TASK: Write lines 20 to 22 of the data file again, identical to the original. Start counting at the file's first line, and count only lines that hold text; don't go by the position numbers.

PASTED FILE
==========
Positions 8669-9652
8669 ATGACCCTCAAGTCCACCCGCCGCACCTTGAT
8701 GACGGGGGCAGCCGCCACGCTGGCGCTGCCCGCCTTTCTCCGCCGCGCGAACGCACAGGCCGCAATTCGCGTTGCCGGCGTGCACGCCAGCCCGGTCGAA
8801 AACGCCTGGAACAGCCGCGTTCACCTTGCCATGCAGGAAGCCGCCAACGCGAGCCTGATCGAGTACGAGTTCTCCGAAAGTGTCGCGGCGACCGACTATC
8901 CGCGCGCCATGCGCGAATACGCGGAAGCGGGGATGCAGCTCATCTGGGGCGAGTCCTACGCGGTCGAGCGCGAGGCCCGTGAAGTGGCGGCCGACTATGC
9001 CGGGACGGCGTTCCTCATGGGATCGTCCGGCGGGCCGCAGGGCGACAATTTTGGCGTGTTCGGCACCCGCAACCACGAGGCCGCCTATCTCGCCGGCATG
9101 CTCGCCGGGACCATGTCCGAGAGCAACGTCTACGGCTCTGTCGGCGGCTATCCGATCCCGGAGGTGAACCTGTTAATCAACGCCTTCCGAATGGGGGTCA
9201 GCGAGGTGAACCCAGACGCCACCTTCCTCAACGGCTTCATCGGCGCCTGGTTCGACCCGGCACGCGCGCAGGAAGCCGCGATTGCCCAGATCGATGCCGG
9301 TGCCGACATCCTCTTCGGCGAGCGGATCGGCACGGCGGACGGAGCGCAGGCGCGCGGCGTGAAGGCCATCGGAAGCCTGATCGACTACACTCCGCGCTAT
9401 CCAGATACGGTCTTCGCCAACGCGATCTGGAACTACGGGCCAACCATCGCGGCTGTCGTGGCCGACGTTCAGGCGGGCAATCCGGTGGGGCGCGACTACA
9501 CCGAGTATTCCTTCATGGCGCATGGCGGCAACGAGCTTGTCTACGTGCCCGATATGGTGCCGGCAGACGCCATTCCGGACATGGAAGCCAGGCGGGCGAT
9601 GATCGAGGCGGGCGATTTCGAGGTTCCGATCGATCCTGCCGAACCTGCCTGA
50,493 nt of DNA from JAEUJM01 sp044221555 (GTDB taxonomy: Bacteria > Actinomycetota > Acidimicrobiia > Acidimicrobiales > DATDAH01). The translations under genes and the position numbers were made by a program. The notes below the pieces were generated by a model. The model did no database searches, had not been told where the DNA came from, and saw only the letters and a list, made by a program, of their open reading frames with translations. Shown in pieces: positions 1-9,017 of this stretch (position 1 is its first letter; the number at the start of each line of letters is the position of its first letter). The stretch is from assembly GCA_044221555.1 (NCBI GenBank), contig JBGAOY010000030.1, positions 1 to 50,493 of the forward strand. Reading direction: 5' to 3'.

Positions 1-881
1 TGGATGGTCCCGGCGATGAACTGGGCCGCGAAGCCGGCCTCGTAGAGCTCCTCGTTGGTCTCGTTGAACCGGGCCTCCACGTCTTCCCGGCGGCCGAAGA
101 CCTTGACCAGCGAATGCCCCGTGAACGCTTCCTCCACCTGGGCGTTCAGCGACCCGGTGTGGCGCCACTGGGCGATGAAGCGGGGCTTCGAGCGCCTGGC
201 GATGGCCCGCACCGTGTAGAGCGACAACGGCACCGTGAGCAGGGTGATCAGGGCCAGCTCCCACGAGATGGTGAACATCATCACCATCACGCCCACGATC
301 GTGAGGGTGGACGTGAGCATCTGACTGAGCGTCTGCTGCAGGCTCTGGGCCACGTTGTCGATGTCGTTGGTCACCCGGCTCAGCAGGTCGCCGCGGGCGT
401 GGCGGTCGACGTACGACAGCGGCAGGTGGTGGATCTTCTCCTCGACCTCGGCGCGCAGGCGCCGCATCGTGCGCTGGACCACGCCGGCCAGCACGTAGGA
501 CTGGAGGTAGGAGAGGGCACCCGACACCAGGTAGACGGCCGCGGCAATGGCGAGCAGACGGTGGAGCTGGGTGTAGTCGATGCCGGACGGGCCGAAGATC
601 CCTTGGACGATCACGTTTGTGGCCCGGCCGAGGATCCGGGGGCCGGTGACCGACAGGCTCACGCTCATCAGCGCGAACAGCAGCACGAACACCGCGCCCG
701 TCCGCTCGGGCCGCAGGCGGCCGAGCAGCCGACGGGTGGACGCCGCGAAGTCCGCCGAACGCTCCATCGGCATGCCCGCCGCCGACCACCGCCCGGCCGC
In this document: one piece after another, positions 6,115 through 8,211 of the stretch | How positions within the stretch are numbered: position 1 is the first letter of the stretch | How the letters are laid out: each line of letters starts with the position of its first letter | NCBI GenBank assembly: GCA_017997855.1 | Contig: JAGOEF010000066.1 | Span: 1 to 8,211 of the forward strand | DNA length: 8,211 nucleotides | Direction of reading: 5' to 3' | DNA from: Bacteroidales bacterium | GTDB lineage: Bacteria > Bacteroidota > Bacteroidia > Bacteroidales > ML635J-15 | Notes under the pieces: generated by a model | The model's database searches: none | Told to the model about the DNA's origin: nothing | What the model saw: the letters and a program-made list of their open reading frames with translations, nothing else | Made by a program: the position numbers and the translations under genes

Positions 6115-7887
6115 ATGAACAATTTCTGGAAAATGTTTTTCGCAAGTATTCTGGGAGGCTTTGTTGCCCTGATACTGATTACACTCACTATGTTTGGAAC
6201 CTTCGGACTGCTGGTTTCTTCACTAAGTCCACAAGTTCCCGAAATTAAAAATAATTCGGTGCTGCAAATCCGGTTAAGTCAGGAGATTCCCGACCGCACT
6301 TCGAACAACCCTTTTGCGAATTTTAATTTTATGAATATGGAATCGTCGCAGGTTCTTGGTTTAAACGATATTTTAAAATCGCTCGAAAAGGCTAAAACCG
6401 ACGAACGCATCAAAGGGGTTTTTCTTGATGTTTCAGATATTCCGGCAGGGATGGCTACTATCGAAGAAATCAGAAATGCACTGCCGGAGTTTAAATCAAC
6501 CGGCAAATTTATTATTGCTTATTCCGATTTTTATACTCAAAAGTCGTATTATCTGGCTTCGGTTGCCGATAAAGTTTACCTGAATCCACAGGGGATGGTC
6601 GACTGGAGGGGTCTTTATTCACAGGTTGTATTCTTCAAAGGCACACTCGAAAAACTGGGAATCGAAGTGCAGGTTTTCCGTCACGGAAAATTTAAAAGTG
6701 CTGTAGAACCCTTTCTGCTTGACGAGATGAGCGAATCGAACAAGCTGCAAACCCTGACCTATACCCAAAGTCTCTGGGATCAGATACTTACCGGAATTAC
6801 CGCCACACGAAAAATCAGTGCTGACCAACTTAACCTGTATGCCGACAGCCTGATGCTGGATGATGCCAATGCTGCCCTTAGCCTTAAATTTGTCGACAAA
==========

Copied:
501 CTGGAGGTAGGAGAGGGCACCCGACACCAGGTAGACGGCCGCGGCAATGGCGAGCAGACGGTGGAGCTGGGTGTAGTCGATGCCGGACGGGCCGAAGATC
601 CCTTGGACGATCACGTTTGTGGCCCGGCCGAGGATCCGGGGGCCGGTGACCGACAGGCTCACGCTCATCAGCGCGAACAGCAGCACGAACACCGCGCCCG
701 TCCGCTCGGGCCGCAGGCGGCCGAGCAGCCGACGGGTGGACGCCGCGAAGTCCGCCGAACGCTCCATCGGCATGCCCGCCGCCGACCACCGCCCGGCCGC